As a child, each year my parents took me to see the Eaton’s Santa Claus Parade, which was held on a Saturday, since the stores were not allowed to open on Sundays. The intersection of Queen and Yonge Street was the heart of the Christmas celebration for Toronto as the two major department stores were located there – Eaton’s and Simpson’s. This continued until the era of the indoor plazas, Yorkdale being the first.
The Simpson’s Store is now the Bay (Queen Street Store), and the old Eaton’s Store has been demolished, the site now a part of the Eaton’s Centre. Eaton’s and Simpson’s both contained a Santa Claus in their Toyland, where parents had their children’s pictures taken with old St. Nick. It was as much a ritual of the season as hanging the stockings on Christmas Eve at the foot of the bed or on a fireplace mantle.
My mother always told me that the real Santa was the one at Eaton’s, and that the Santa at Simpson’s was merely his helper. I later learned that this was because she shopped at Eaton’s. Part of her loyalty to the store was because Eaton’s sponsored the Santa Claus Parade each year. Macy’s Department Store in the States learned how to create their Thanksgiving Day Parade from Eaton’s. The Parade continues to this day, but it is now sponsored by various commercial enterprises. Sadly, the Bay Store of today does not even sell toys, although in the basement, amid the display of Christmas decorations, the store does have a Santa and children can still have their pictures taken with the jolly old man.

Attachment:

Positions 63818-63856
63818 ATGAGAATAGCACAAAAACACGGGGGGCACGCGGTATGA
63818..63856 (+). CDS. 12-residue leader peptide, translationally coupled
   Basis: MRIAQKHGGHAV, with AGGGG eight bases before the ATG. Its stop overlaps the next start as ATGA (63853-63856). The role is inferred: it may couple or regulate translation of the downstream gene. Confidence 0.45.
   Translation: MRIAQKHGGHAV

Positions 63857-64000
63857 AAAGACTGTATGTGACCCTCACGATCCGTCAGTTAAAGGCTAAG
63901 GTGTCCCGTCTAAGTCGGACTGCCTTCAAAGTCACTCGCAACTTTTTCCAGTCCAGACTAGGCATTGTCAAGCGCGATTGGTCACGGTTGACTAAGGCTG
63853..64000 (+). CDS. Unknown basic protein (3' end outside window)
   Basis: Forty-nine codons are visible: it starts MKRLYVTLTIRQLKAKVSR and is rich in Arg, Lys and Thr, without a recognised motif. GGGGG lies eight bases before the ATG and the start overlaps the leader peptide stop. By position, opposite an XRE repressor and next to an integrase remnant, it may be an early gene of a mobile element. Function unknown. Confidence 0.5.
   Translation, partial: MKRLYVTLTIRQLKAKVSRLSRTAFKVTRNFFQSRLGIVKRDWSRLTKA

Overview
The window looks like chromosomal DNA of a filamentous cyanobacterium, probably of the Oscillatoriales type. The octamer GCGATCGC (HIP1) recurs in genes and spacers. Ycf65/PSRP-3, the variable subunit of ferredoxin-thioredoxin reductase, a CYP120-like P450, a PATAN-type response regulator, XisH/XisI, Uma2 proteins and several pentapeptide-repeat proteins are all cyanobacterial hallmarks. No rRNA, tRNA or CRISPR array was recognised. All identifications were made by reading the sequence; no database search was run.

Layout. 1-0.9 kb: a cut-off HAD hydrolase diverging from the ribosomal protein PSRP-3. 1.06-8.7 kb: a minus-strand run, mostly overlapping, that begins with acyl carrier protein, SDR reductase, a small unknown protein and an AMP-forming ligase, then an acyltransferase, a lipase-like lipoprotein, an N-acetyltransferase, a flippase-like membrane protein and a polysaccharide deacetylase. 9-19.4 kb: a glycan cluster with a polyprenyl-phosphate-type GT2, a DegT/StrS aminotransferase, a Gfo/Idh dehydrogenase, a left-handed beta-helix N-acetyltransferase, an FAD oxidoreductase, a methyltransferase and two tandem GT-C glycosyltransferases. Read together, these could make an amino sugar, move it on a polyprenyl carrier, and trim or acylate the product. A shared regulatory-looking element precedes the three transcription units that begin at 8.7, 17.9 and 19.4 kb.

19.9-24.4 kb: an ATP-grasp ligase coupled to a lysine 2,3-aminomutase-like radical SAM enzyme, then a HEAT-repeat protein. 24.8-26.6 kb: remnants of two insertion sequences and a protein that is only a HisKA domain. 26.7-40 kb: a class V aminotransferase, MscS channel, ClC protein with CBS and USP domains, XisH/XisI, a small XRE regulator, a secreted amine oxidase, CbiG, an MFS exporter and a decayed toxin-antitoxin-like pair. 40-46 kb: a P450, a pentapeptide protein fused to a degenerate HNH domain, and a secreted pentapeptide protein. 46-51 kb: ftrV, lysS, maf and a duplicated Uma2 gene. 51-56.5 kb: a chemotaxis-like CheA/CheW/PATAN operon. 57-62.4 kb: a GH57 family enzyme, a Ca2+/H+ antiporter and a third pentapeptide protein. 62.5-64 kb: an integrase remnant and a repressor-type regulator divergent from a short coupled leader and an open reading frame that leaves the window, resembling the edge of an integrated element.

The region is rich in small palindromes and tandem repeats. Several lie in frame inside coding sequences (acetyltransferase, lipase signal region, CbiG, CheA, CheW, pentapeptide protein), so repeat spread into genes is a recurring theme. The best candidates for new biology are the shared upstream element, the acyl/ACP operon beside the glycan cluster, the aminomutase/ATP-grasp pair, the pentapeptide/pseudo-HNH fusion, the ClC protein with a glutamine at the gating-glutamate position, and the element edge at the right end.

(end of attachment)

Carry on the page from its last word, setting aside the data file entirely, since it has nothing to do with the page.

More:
As a child, when my brother and I visited the downtown at Christmas time, my mother always treated us to an ice cream at the entrance to the tunnel that went under Albert Street. It allowed customers to go from the Queen Street Store to the Annex building without going outside in the cold. The Annex building, which was the bargain store, was located on the north side of Albert Street, at James Street, diagonally across from the Old City Hall of today.
The other traditional activity during our downtown visits was to press our noses against the glass of the Queen Street windows of the Simpson’s Store. We watched in fascination as the tiny elves and other animated Christmas characters moved rhythmically in their creative settings. As a child, I liked the window that contained the model trains the most. Today, I still take time to view the windows. It is great that the Bay has continued the Simpson’s tradition of the Christmas windows.
Below are a few scenes of the 2012 Christmas windows at the Bay Store, with the reflections in the glass revealing images of the Eaton’s Centre and the surrounding buildings
The envelope spilling from the basket has a 1946 “Peace Issue” stamp on it, but the postal code is clearly modern.
The Bay window and the reflection of the Old City Hall
To view posts about Christmas in Toronto throughout the years
Christmas cards mailed in Toronto during the years 1924-1926
The Christmas buffet lunch at the Arcadian Court at the Simpson’s Queen Street Store in Toronto (the Bay)
Christmas at Mackenzie House on Bond Street.
Christmas at Toronto’s St. Lawrence Market
The Christmas Market at the Distillery District
Memories of the Christmas windows of the Simpson’s store on Queen Street
Christmas at the Kensington Market
Memories of Toyland on the fifth floor of the old Eaton’s Store at Queen and Yonge Street
The Christmas lights on Yonge Street in the 1950s
The history of Toronto’s Santa Claus Parade
The 1940s Christmas radio broadcasts featuring Santa Claus
Christmas at Toronto’s historic St. Andrew’s Market
Christmas trees and seasonal decorations in Toronto
Celebrating the 12 days of Christmas in old Newfoundland
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